Corinna Loeckenhoff, PhD

Associate Professor, Cornell University, College of Human Ecology

Dr. Loeckenhoff is an Associate Professor in the Department of Human Development (College of Human Ecology) at Cornell University and of Gerontology in Medicine at Weill Cornell Medical College. She completed her doctoral studies at Stanford University and postdoctoral training at the National Institute on Aging in Baltimore. Her research focuses on age differences in time horizons, personality, and emotional experience and their influence on mental and physical health across the life span. Her central goal is to understand how age groups differ in their approach to health-related choices and to explore ways to optimize such choices across the life span. Another line of research examines life-long trajectories in people’s personality traits and social cognition and their relation to health-related behaviors and outcomes. She is also interested in cross-cultural differences in aging trajectories.


Jeanne Teresi, EdD, PhD

Administrator and Director, Hebrew Home at Riverdale

Dr. Teresi is the Administrator and Director of the Research Division of the Hebrew Home at Riverdale and a senior research scientist at the Columbia University Stroud Center and Faculty of Medicine, at New York State Psychiatric Institute. With doctorates in both Gerontology and Measurement and Statistics, Dr. Teresi has over 30 years of experience in medical and social research. She is a deputy editor of Medical Care. She also served on the editorial board of the Gerontologist, Psychology and Aging, and as an associate editor of Biometrics. She is a consultant-at-large to the National Institute on Aging Resource Centers for Minority Aging Research, and she has been a consultant to the Patient Reported Outcomes Measurement Information System (PROMIS) Statistical Center. Dr. Teresi was an invited panel member of the State of the Science Conference on End-of-Life Care, sponsored by the National Institutes of Health. Dr. Teresi is widely published, with over 200 peer-reviewed articles. She has been the Director or Co-Director of over 100 Coordinating Centers for large clinical trials and other multi-site studies, including the decade long National Institute on Aging studies of dementia special care in nursing homes, the CMS-funded Columbia University/SUNY Upstate Informatics in Diabetes and Telemedicine (IDEATel) study of elderly patients with diabetes, and the National Institute of Neurological Disorders and Stroke funded NYU/Columbia Center for Stroke Disparities Solutions (CSDS).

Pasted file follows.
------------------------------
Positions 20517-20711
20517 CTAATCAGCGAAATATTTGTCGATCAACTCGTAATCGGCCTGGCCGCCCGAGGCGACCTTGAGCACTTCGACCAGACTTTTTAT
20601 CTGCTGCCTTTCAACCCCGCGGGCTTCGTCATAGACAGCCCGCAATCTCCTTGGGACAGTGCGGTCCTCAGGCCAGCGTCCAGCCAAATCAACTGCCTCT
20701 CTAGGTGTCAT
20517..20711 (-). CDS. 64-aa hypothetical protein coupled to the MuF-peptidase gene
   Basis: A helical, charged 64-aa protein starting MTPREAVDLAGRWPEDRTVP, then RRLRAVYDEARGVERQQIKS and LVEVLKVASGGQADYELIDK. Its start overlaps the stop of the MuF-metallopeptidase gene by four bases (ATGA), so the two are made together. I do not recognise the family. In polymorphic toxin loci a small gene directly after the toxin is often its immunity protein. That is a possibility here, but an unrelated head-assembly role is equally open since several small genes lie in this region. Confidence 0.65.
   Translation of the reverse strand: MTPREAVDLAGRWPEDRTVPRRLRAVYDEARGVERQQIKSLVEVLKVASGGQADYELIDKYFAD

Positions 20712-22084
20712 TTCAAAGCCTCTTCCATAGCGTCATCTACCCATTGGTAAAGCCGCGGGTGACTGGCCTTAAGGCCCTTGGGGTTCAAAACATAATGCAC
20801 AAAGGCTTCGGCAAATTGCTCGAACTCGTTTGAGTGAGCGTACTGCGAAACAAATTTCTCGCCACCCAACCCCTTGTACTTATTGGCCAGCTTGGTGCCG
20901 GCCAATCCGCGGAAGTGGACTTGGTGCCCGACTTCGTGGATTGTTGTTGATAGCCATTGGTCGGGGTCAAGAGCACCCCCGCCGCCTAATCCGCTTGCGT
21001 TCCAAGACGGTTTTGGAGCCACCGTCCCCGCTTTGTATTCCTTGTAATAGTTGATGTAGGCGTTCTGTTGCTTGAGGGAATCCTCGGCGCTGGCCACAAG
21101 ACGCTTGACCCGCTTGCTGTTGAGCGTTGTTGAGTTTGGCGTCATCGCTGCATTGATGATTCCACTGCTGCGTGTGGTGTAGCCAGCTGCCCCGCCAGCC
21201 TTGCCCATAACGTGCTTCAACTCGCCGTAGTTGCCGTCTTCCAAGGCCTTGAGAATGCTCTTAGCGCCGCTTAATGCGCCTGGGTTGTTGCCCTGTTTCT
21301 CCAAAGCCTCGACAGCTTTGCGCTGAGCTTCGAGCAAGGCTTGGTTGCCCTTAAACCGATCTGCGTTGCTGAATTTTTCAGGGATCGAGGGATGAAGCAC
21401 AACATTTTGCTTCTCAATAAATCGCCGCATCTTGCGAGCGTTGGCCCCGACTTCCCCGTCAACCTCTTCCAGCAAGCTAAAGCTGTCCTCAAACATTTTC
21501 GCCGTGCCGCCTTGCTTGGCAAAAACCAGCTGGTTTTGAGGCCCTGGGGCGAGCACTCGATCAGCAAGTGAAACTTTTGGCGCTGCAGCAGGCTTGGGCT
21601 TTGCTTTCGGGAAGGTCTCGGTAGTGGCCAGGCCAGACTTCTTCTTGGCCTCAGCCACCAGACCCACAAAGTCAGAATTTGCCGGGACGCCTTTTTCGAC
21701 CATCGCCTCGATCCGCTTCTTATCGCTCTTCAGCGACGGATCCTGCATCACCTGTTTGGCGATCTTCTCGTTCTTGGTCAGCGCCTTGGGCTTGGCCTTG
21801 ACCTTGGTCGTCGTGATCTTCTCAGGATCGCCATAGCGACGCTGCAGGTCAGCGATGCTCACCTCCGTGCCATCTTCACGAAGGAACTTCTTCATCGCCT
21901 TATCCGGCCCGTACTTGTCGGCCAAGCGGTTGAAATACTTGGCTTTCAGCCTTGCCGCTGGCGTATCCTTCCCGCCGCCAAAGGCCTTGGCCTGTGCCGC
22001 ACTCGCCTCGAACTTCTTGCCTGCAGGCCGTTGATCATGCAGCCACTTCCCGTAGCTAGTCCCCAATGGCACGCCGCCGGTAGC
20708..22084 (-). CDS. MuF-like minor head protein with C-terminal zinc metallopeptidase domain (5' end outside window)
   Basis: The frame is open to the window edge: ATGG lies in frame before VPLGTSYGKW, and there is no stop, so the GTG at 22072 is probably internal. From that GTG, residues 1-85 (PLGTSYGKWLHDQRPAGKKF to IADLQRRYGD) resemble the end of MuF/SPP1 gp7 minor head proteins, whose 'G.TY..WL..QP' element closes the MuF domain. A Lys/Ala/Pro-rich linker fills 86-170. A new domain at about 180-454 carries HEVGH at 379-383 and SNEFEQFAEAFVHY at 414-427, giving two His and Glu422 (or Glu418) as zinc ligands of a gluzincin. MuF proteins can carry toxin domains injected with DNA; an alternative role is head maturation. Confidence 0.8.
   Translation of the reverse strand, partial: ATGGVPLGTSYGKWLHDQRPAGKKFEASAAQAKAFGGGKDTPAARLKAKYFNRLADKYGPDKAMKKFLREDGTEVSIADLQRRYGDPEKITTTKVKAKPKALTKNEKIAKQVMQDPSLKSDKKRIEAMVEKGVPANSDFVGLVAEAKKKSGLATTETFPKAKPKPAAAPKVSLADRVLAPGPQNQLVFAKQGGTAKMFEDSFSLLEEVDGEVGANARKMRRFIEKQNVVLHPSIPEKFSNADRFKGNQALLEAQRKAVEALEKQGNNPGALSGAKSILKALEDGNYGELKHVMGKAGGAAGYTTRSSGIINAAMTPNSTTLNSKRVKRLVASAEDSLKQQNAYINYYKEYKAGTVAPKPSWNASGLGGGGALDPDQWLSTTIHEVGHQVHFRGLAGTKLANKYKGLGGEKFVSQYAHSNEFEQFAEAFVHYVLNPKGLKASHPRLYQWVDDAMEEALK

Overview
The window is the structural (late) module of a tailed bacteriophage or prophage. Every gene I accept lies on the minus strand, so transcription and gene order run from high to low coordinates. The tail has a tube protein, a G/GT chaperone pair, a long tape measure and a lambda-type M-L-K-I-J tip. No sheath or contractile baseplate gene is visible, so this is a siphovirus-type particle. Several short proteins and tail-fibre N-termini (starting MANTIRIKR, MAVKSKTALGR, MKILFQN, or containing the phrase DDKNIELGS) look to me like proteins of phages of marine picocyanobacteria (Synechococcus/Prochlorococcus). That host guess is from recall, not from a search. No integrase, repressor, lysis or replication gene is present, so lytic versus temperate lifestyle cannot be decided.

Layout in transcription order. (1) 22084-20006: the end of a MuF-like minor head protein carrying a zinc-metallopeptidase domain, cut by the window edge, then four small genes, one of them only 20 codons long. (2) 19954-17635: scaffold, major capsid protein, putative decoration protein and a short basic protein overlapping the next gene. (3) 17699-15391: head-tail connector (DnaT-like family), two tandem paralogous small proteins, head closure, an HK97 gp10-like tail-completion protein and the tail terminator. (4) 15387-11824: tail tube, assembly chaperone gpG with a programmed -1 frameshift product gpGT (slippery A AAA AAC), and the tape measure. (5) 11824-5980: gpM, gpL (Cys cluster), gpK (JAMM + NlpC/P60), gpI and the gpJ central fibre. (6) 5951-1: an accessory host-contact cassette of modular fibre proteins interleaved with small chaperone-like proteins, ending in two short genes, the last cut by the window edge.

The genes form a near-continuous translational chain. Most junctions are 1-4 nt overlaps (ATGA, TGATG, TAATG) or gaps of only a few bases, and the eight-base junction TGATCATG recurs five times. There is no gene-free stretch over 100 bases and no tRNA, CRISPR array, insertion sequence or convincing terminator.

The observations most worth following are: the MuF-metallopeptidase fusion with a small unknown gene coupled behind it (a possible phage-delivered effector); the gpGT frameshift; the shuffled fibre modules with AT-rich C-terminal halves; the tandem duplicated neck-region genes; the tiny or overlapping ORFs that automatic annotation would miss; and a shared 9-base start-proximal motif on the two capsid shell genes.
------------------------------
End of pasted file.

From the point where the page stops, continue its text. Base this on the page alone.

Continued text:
Mildred Ramirez, PhD

Associate Director, Hebrew Home at Riverdale

Dr. Ramirez is the Associate Director of the Research Division at the Hebrew Home at Riverdale. She is a community psychologist with a specialization in social gerontology. Dr. Ramirez is well-versed on measurement and methodological issues as they relate to health disparities and cross-cultural research. She has expertise in qualitative and quantitative methods applied in survey instrument development, and in applications of classical test theory methods of scale construction. Dr. Ramirez has collaborated in conducting analysis related to the evaluation and development of culture-fair measures, and has led the development of Spanish versions of patient and staff instruments for several multi-site studies. Substantive areas of publication are on minority aging and on measurement issues as they relate to health, mental health, and cognitive assessments in cross-cultural research. Her research interests also include health disparities, and racial and ethnic diversity, and multicultural issues in long term care, particularly ethnic conflict in nursing home staff/resident relations.


Charles Henderson

Senior Research Associate, Statistician, Cornell University, College of Human Ecology

Dr. Henderson’s works focuses on the development of statistical methods, evaluation strategies, computational algorithms, and computer programs for analysis of data; publication of results.